Some years it’s rare to see fawns before the mid-point of the month-long May gobbler season here in New York state.

But this year, 2020, the little spotted fawns seem to be popping up like dandelions.

And that is because of the early, late-October rut or breeding flurry of the whitetail deer, here in our latitude.

I remember it well, perched in my treestand last Fall, a full week before Halloween during bow season.

There, I had the privilege of observing three dandy eight-point bucks just as they shredded the bonds of their bachelor group, as they dogged a doe.

Actually, the first deer I saw in the late afternoon was the doe, kind of coyly scooting with her head down, on a field edge. When she looked back, one of the bucks, nose to the ground and tail straight up, scent-trailed her.

Then from the side, another mature buck with heavy antlers worked his way, halting, looking at the pair, and immediately began pawing the ground, making a scrape and working an overhanging branch with total intensity.

As the two rival bucks began eyeing each other, pawing the ground, and licking overhanging branches, the third and largest buck worked downwind of the other two bucks and then, strode in between them liked he owned the place with ears back and hair flared out, making him appear even larger.

That buck immediately went to the zip-tied community scrape I had made, scent-checked it and marked it by vigorously hitting the licking branch and pawing the ground.

The doe, with head and tail down, then hopped into the thick cover, pursued by the first buck.

The other two bucks’ interest appeared to be more in each other, and sure enough, the larger buck, after working the scrape, chased the other big eight-pointer. I thought for sure I was going to see a fight, but they moved off into the thick brush where the doe disappeared and they sorted out their issues.

My trail cameras in other locations validated that indeed; an early rut was in full swing.

Rarely have I experienced such intense rutting so early. More often in mid-October, bucks are still in their summer-time bachelor group format, showing little interest in the opposite sex.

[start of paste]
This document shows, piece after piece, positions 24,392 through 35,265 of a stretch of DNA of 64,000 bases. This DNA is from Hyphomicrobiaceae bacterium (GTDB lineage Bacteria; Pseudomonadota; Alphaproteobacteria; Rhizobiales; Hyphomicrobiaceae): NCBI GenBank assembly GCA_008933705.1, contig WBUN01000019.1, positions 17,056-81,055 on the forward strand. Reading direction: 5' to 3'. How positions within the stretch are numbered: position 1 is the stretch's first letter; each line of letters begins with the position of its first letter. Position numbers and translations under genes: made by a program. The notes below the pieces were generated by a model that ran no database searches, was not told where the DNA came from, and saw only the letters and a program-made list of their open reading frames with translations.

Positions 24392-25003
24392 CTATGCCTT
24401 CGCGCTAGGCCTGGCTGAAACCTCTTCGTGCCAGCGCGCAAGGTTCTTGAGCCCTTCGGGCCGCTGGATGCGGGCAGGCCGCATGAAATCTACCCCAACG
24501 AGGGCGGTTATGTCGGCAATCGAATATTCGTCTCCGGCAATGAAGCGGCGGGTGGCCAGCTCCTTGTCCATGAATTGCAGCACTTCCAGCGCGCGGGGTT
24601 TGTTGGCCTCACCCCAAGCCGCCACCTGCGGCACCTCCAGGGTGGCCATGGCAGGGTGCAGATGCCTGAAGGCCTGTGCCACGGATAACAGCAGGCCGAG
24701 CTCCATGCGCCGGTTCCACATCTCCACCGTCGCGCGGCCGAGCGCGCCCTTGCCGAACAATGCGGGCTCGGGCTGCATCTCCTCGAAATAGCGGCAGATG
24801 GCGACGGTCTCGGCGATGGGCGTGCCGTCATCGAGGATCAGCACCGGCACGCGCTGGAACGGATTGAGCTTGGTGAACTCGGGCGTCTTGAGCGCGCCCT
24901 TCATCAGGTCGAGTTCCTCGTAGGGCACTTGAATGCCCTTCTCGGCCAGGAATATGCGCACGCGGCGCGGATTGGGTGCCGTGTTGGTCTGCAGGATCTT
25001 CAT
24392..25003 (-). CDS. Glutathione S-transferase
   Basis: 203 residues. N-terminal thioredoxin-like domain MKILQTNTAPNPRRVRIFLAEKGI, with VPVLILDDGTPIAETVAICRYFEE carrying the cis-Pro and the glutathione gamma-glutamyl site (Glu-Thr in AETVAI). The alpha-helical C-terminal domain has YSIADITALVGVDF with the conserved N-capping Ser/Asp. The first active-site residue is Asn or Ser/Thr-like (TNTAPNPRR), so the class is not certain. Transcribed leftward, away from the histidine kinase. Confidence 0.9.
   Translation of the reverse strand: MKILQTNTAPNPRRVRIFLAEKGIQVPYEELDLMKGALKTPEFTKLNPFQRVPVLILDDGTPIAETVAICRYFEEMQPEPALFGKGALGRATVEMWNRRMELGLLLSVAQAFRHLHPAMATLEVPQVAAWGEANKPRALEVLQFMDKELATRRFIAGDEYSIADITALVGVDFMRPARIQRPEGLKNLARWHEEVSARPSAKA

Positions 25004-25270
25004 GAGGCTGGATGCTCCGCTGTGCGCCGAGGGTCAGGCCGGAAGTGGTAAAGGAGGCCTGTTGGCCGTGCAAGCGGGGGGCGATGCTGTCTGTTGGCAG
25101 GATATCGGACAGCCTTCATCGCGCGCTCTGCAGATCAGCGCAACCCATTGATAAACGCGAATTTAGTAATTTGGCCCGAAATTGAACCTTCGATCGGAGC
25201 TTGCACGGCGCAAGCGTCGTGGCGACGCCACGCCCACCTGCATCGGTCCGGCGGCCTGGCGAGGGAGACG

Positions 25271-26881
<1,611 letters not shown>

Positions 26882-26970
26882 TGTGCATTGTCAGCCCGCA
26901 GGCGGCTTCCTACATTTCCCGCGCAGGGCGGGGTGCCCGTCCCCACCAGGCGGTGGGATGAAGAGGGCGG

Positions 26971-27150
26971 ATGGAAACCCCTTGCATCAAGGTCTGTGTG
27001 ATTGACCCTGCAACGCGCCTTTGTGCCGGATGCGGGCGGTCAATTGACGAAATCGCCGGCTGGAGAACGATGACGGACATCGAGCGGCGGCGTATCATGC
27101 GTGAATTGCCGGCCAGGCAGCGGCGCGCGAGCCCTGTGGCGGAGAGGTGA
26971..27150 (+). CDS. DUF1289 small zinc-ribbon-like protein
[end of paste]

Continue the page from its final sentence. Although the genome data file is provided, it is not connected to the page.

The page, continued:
So, it was easy to predict with simple math that we would have an early fawn drop come next May.

A whitetail doe has a gestation period of 200 days, give or take a day or so on each side of 200. That is a scientific fact, indisputable at this time unless there is some cosmic paradigm shift, unforeseen. So by counting ahead 200 days from late October, we arrive at mid-May on this good planet earth.

People may argue with science and scientific conclusions do change.

We say, “the fawns are early,” or “the fawns are late this year.” But actually, the fawns always hit terra firma exactly 6.6 months after they were conceived.

Historically, we thought that there was one main whitetail rut, or breeding time, and it occurred in November. And therefore, all the fawns would be born at the same time in late May, around Memorial Day, or early June.

I think the reason for lumping parturition timing is because game departments that measured fetuses from road-killed does used averages.

But in fact we know now that there are three flurries of rutting activity each year in our latitude, the northeast and the Midwest. Other areas of the US, such as the south evidence different peak rut dates for whitetails, usually a month, or sometimes two months later.

Some years the early rut, or October breeding cycle is almost nonexistent, and then we have last year, 2019 with an intense late October breeding flurry.

The peak of the second rut last year occurred right at the beginning of our rifle season last year. And it was great and exciting to see bucks running does and setting up breeding clusters during that week. No wonder the buck take last fall was so high. (2019 NY buck take 120,000, up 6.2% over 2018 113,000 … and well over five-year average of 107,000 bucks.)

So the next fawn drop should occur en masse during the first and second week of June this year.

And a few late fawns conceived during the third rut in early December being born in early July would follow that. This latter group is composed of the tiny fawns we see in early bow season that still have their spots.

Oak Duke writes a weekly column appearing on the Outdoors page.